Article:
There’s definitely a hint of spring in the air indeed it was quite pleasant walking down the High Street today at the start of my regular lunchtime walk around Wycombe town centre.
Luckily I managed to find a spot on a bench in the Parish Churchyard where my good self could rest and east my sandwiches.
I had only just got my lunch box out when one of my friends happened to walk by, he stopped and sat down too and we ate our sandwiches together.
Sadly my friend is not very clever, indeed he works in a pound shop but he hasn’t progressed past stacking the shelves. They tried putting him on the tills but working out how much to charge the customers for the number of items they had purchased turned out to be too difficult for him.
After a few moments my friend took out his portable phone and started pressing the screen in various places. Regular readers will know that my good self so detests those newfangled devices, a proper telephone is far better any day. If I needs to call anyone then a pay phone in a proper telephone box is preferable.
‘There‘, said my friend. ‘All the bills are paid‘. I jumped back in amazement. He may not be able to work out how much to charge the customers at £1 per item but he’s got involved with mobile banking!
Naturally the subject of the conversation turned to banking using a portable phone. It seems that my friend was very unhappy with the whole shebang as it was so easy to move the money that he was always poor.
Yours truly thought it was his addiction to betting on the horses that had put my friend into the grip of poverty but no, it seems that betting took effort and a level of difficulty to dispose of his hard earned money compared with the ease at which several hundred pounds could be spent simply by pressing a few buttons on his portable phone.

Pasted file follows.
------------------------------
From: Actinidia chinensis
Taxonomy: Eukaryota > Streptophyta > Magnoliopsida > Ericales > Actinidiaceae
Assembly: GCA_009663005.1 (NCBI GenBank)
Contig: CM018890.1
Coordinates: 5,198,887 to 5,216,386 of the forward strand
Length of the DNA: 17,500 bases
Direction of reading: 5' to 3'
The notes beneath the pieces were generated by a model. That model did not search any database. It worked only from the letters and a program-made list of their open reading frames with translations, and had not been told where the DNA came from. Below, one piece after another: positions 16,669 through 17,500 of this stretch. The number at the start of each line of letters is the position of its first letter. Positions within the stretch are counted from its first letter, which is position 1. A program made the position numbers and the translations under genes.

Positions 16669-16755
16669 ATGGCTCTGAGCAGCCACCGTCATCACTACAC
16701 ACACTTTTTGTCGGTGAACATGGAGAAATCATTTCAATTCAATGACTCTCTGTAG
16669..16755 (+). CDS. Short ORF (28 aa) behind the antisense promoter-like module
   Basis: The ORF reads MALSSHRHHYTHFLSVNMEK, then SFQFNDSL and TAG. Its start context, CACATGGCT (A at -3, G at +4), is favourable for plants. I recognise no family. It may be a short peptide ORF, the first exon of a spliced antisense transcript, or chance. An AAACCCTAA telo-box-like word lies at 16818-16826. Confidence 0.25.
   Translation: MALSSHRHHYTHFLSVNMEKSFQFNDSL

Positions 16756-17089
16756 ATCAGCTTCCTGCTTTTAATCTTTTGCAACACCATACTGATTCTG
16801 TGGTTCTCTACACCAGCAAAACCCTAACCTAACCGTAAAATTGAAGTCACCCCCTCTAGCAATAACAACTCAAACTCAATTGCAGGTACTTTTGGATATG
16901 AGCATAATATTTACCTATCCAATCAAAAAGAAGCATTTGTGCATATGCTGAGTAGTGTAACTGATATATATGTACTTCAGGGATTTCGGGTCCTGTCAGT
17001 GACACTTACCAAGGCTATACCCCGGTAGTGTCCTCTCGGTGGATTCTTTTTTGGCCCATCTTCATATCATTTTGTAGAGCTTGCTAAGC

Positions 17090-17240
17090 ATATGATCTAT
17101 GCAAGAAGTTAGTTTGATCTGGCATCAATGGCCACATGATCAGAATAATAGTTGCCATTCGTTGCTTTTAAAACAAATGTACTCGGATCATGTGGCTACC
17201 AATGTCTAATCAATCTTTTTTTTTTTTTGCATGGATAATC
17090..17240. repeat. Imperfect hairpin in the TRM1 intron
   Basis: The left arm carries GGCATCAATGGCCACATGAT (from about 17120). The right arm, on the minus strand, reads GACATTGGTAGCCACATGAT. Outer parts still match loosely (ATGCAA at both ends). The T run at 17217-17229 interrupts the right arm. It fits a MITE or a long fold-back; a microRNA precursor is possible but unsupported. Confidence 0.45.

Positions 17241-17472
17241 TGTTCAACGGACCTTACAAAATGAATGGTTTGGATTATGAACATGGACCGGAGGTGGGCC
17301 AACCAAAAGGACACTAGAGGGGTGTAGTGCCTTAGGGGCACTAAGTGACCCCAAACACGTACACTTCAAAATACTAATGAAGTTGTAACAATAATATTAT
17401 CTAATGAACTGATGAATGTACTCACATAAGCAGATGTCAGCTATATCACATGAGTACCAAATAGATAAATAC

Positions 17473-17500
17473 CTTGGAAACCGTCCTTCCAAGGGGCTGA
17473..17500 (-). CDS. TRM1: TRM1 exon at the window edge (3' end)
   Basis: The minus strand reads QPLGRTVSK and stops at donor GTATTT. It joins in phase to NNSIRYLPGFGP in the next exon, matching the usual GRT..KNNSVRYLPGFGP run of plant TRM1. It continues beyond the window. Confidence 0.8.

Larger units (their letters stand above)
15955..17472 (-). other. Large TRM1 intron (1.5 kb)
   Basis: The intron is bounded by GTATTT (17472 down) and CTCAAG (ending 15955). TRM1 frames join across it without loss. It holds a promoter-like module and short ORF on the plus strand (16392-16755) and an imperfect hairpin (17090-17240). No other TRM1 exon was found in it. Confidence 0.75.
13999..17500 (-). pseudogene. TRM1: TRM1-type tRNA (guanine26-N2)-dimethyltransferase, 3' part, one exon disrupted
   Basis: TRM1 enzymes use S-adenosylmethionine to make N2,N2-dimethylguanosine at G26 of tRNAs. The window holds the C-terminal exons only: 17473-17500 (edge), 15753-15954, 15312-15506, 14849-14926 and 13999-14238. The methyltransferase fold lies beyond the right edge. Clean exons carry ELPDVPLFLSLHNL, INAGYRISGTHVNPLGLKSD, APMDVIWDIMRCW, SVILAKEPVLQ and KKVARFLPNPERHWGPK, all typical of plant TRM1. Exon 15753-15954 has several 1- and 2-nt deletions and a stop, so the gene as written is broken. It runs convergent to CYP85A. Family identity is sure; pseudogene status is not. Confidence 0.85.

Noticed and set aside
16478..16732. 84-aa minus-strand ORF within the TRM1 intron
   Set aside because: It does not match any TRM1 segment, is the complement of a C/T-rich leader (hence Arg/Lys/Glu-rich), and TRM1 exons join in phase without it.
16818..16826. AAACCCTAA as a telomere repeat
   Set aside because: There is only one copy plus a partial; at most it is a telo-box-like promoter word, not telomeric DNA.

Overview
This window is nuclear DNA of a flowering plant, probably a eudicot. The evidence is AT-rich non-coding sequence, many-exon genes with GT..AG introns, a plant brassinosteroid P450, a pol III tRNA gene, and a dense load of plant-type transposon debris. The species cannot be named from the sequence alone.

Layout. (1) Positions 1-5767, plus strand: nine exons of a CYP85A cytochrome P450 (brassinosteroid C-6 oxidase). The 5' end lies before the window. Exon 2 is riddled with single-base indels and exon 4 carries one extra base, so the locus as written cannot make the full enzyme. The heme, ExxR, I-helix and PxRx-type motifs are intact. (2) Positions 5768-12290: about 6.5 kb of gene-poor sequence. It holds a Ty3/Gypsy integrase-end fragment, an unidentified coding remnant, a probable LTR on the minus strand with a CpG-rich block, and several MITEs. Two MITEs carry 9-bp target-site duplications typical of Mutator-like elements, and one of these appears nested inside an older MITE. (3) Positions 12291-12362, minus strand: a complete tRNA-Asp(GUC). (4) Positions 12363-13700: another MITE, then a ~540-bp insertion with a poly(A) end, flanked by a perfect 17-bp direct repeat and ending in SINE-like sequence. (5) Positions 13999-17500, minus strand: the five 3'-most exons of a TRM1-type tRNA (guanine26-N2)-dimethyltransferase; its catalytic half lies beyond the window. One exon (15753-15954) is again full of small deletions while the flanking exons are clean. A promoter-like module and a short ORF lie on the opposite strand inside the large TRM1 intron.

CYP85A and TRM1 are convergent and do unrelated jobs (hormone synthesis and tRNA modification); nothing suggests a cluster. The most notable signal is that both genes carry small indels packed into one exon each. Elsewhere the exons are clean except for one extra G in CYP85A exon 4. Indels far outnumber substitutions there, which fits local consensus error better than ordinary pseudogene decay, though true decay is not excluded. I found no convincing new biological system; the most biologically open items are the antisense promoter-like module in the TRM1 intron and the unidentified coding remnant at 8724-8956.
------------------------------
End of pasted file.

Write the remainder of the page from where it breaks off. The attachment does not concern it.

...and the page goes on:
Of course this leads me to ask the question of how many more people are spending money like water because it’s so easy to do so?
Surely for those in society who have difficulty in managing their hard earned income there should be limits, safeguards and the like to prevent them blowing their wages all in one go.
The banks prefer people to use the internet as it saves staff costs and the like but surely there is an element of social responsibility to be taken in not allowing the less competent members of society to get into the poverty trap by making it too easy for them to spend their money?
As far as I’m concerned mobile banking is not a very good idea. My good self will stick to the proper method of visiting the bank and speaking to a real person behind the counter.
What do you think?
*My blogs are published every Tuesday and Friday evening around 8.00pm here on the WycombeToday.com website.